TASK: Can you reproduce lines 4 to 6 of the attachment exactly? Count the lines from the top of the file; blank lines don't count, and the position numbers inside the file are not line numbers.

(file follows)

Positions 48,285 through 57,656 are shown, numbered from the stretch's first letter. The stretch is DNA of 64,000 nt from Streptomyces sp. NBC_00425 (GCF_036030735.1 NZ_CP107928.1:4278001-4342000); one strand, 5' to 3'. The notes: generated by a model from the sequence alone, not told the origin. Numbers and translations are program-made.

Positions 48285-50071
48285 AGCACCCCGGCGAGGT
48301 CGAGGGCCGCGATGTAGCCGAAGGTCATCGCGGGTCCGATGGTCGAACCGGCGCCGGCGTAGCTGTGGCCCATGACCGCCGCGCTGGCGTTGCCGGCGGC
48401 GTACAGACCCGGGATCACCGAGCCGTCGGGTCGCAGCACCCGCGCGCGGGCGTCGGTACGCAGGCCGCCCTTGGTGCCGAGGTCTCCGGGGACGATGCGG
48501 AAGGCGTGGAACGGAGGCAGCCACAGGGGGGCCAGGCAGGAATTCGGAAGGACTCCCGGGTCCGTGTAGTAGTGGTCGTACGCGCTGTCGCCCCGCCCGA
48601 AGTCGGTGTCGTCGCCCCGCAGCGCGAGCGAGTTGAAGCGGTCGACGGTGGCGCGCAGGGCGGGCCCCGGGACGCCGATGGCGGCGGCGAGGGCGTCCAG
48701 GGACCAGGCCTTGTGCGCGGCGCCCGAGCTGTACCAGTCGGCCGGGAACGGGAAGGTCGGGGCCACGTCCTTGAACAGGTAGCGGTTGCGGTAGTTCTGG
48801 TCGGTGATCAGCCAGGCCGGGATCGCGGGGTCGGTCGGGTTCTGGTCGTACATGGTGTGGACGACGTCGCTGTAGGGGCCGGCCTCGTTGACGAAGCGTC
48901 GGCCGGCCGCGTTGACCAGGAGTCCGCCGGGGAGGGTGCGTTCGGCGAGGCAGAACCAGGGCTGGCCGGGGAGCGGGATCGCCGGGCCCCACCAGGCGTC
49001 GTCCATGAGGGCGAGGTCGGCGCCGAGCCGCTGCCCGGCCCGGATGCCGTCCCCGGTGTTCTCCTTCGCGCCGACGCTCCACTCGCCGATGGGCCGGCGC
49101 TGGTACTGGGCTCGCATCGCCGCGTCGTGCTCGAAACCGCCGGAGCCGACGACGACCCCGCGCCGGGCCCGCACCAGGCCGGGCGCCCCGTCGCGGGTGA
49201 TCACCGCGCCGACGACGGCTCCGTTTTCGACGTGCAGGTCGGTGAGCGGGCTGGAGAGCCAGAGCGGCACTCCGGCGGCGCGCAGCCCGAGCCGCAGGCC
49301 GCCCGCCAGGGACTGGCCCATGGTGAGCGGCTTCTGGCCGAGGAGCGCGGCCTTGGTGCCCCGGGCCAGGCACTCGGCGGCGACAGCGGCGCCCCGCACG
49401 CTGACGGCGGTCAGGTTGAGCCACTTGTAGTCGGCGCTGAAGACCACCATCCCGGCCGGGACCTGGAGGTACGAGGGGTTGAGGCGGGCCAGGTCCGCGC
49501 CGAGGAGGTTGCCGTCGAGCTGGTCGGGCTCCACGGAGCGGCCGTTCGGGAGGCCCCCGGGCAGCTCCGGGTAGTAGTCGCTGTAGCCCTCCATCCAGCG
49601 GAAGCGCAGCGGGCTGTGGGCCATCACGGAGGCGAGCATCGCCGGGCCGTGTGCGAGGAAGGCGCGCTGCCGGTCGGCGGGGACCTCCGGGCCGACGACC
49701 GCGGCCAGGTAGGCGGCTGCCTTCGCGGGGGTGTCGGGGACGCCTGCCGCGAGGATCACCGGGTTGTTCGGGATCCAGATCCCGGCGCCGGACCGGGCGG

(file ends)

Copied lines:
48301 CGAGGGCCGCGATGTAGCCGAAGGTCATCGCGGGTCCGATGGTCGAACCGGCGCCGGCGTAGCTGTGGCCCATGACCGCCGCGCTGGCGTTGCCGGCGGC
48401 GTACAGACCCGGGATCACCGAGCCGTCGGGTCGCAGCACCCGCGCGCGGGCGTCGGTACGCAGGCCGCCCTTGGTGCCGAGGTCTCCGGGGACGATGCGG
48501 AAGGCGTGGAACGGAGGCAGCCACAGGGGGGCCAGGCAGGAATTCGGAAGGACTCCCGGGTCCGTGTAGTAGTGGTCGTACGCGCTGTCGCCCCGCCCGA